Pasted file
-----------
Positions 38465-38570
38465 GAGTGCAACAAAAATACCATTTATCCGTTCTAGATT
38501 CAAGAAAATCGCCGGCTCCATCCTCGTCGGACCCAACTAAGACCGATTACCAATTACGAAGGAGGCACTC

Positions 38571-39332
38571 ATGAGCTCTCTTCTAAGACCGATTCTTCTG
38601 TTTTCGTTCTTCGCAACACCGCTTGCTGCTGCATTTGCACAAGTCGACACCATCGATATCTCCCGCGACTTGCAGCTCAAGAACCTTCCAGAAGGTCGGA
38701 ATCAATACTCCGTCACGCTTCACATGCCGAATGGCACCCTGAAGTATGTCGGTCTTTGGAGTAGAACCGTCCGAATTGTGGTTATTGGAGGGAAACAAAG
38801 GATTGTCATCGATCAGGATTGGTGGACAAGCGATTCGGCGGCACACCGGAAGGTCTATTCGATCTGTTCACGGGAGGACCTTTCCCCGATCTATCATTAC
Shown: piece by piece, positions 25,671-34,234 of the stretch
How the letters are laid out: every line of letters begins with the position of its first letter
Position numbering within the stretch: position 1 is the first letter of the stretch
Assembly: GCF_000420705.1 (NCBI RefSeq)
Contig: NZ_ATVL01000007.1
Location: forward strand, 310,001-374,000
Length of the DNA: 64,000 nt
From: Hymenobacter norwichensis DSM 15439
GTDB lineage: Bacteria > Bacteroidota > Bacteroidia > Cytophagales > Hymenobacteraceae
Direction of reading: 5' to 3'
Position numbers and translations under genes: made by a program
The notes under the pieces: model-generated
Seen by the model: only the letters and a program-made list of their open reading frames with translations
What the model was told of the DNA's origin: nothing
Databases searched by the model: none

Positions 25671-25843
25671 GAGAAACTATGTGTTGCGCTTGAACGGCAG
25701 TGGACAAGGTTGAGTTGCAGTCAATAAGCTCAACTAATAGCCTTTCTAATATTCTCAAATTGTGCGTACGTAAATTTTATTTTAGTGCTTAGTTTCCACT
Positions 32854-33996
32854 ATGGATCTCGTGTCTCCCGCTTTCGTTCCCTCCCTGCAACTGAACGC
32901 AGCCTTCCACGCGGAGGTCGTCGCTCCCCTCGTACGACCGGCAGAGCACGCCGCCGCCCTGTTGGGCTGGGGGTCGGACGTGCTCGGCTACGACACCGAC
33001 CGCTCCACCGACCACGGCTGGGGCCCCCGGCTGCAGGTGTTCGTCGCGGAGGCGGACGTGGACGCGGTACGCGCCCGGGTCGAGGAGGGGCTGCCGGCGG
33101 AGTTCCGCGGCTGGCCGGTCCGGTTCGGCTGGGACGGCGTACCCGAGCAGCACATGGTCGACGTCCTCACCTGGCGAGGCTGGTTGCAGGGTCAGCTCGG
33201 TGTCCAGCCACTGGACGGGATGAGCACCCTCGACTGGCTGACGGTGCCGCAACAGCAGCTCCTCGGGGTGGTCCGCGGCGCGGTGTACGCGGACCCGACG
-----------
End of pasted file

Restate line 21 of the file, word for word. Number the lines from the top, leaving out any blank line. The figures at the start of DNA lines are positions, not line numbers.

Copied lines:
Seen by the model: only the letters and a program-made list of their open reading frames with translations